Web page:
PHUKET: Australian cricketer Phillip Hughes died in a Sydney hospital on Thursday, two days after being struck by a ball that led to a “catastrophic” injury which caused “massive” bleeding to his brain and ultimately proved fatal.
The international batsman was struck on the neck by a short-pitched delivery when batting in a domestic match on Tuesday, with the force of the blow piercing his veterbral artery, medical staff said at St Vincent’s hospital.
“The head injury he suffered was catastrophic,” Tony Grabs, Director of Trauma at St Vincent’s, told reporters.
“He went to theatre and had extensive surgery to remove some of the skull around his brain to help allow the brain to expand so it wasn’t compressed.
“Over a period of the first 24-48 hours, as we know, he did not make very much improvement and unfortunately as a consequence of the injury he died.”
Governing body Cricket Australia (CA) confirmed the 25-year-old had lost his fight for life with a tweet that cast a pall over a cricket-mad nation which is co-hosting the World Cup early next year.
“The word tragedy gets used too often in sport, but this freak accident is now real life tragedy,” CA chief executive James Sutherland told reporters in a shaky voice.
“Phillip has been taken away from us too soon.
“Without doubt he was a rising star whose best cricket was in front of him.
“He’ll be sadly missed and forever remembered.”
The Australian flag was lowered to half-mast over the Sydney Cricket Ground where Hughes suffered the horrific injury on Tuesday when batting for state side South Australia.
Flags were also lowered at the iconic Melbourne Cricket Ground.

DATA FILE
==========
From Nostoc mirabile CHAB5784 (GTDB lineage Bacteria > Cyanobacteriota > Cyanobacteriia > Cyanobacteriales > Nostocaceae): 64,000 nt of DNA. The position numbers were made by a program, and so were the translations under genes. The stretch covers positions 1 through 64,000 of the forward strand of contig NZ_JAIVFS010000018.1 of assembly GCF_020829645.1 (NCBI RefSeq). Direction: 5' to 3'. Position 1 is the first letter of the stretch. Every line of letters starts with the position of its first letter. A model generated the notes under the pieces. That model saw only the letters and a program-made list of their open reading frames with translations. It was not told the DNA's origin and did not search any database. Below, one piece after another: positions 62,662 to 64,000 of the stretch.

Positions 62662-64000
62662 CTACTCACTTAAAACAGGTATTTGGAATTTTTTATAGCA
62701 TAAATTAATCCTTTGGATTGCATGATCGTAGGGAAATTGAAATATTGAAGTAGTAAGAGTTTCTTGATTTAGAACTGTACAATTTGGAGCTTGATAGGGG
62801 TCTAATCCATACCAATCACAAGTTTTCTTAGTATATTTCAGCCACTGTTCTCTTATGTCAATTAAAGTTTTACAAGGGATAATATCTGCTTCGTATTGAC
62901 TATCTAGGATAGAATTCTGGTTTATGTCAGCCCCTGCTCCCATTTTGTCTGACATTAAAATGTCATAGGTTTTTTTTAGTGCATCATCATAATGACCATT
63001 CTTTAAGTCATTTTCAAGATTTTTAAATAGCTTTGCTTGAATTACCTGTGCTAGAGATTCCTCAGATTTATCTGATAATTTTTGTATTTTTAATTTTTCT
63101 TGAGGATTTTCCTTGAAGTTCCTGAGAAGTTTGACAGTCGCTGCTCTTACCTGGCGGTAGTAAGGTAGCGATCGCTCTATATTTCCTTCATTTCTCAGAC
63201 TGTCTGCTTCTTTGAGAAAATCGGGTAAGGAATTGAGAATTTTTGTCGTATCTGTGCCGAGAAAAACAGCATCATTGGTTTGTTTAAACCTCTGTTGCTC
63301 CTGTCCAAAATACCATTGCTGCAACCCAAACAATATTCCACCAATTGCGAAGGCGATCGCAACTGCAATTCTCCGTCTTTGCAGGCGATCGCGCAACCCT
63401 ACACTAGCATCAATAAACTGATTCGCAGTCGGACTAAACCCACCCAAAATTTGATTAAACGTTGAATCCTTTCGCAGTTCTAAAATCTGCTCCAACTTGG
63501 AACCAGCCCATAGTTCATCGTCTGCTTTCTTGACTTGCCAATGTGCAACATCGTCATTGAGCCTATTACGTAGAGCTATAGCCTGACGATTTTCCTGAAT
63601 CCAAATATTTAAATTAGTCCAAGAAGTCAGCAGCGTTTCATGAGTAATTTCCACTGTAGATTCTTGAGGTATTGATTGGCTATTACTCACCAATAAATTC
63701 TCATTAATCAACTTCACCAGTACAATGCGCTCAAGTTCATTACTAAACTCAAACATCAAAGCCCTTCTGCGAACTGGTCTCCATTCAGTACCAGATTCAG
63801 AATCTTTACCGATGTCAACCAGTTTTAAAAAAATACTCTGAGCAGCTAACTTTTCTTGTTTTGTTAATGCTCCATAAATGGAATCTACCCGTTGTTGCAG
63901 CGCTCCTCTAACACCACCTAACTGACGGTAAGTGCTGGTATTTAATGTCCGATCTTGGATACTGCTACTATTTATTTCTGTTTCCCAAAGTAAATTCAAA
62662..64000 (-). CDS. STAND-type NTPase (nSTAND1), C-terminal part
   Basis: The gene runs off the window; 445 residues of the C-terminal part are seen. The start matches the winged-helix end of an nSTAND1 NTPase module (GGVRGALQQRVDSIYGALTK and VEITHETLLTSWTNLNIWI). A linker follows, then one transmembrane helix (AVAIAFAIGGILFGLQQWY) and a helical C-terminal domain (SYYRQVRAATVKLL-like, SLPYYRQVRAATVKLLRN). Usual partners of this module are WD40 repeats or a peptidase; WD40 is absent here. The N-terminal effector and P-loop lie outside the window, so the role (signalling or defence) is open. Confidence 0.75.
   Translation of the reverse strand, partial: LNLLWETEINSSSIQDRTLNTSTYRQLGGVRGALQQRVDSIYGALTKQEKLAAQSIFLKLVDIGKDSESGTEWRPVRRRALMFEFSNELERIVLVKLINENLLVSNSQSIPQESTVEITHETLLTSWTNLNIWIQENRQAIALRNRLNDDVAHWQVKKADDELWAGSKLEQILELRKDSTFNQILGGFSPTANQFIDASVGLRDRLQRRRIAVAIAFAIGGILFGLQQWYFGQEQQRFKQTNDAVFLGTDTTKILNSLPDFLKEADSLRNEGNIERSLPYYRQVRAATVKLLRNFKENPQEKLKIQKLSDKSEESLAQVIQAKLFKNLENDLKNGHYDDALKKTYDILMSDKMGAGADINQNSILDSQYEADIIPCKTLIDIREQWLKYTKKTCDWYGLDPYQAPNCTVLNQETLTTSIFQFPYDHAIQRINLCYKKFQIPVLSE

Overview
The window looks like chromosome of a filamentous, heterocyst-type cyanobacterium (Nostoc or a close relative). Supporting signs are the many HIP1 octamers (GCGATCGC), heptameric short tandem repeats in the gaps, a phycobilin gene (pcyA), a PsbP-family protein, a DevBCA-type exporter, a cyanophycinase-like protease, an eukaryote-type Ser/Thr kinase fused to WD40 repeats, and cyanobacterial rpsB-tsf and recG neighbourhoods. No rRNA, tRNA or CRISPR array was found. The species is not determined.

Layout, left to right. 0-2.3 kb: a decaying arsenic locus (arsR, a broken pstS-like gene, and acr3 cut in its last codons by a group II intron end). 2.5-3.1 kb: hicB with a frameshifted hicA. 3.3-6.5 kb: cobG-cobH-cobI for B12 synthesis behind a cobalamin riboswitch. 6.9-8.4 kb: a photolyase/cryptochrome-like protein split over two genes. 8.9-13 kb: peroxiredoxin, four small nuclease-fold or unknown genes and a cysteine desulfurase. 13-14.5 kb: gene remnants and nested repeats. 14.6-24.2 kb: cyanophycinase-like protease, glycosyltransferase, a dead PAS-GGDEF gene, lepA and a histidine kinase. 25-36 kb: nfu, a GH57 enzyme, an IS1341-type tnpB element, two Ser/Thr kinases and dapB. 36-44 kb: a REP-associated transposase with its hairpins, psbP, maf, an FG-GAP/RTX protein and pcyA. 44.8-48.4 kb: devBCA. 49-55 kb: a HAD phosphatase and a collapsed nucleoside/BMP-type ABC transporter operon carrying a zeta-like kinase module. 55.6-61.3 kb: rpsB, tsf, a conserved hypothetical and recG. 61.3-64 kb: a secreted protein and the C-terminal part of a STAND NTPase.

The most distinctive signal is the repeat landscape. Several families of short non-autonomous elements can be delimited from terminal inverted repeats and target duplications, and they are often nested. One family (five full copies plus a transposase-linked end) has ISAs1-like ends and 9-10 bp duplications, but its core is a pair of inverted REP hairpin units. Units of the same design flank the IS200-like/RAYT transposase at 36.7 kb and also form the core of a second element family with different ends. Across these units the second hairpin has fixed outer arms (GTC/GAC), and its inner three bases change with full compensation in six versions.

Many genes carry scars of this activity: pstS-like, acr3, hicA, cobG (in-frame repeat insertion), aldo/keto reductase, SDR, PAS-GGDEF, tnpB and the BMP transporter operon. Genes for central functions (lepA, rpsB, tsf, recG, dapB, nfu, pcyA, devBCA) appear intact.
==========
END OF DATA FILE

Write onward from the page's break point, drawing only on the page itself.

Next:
OUTPOURING OF GRIEF
After collapsing at the stadium Hughes, who played 26 tests and 25 one-day internationals, was treated by the boundary before being rushed to hospital.
News of his condition was sparing and his critical condition remain unchanged for two days before his death.
The news brought an outpouring of grief on social media, with past and present players conveying their shock and passing on tributes.
“No no no no no. RIP Phillip Hughes,” former Australia wicketkeeper Adam Gilchrist tweeted.
South Africa one-day international captain AB de Villiers tweeted: “A very dark day. You will be missed, Phil Hughes. My prayers and thoughts go out to his family and friends.”
Australia Prime Minister Tony Abbott described Hughes as a “a young man living out his dreams”.
“His death is a very sad day for cricket and a heartbreaking day for his family,’ Abbott said in a statement.
“What happened has touched millions of Australians.
“For a young life to be cut short playing our national game seems a shocking aberration.”
The shocking announcement followed calls by former players for the Australian team to abandon the first test of the four-match series against India next week.
Former test batsman Dean Jones told Melbourne radio station 3AW he thought the Dec. 4 match in Brisbane could not go ahead.
“I don’t think any of the boys will want to play,” he said.
Sutherland said no decision had been made.
The news travelled quickly through the global cricket community, with the Pakistan test match against New Zealand in Sharjah suspended for the day out of respect for the player.
Hughes’ death would prove a “game-changer” for the so-called ‘gentleman’s’ sport, pundits said, ranging from standards for head protection to the practice of short-pitched fast bowling.
Cricket balls are roughly the same shape and size of a baseball but harder and heavier. Fast bowlers regularly bowl at speeds of 140kph and short deliveries, known as ‘bouncers’, are often used as a tactic to intimidate batsmen.
Questions about the response time of ambulances dispatched to the stadium were raised but quickly dismissed by medical staff.
Born in the small town of Macksville in New South Wales state, the pint-sized Hughes grew up on a banana plantation and made his first-class debut at 18.
He took the cricketing world by storm when he made his test debut in 2009, scoring a mountain of runs despite his unconventional technique.
Hughes would betray a vulnerability to short-pitched bowling and though he was in and out of the Australian team over the following years, he never complained publicly about his plight as a fringe player.
He had scored 63 runs before being struck on Tuesday, his last innings said to be an audition to replace injured Australia captain Michael Clarke for the first test.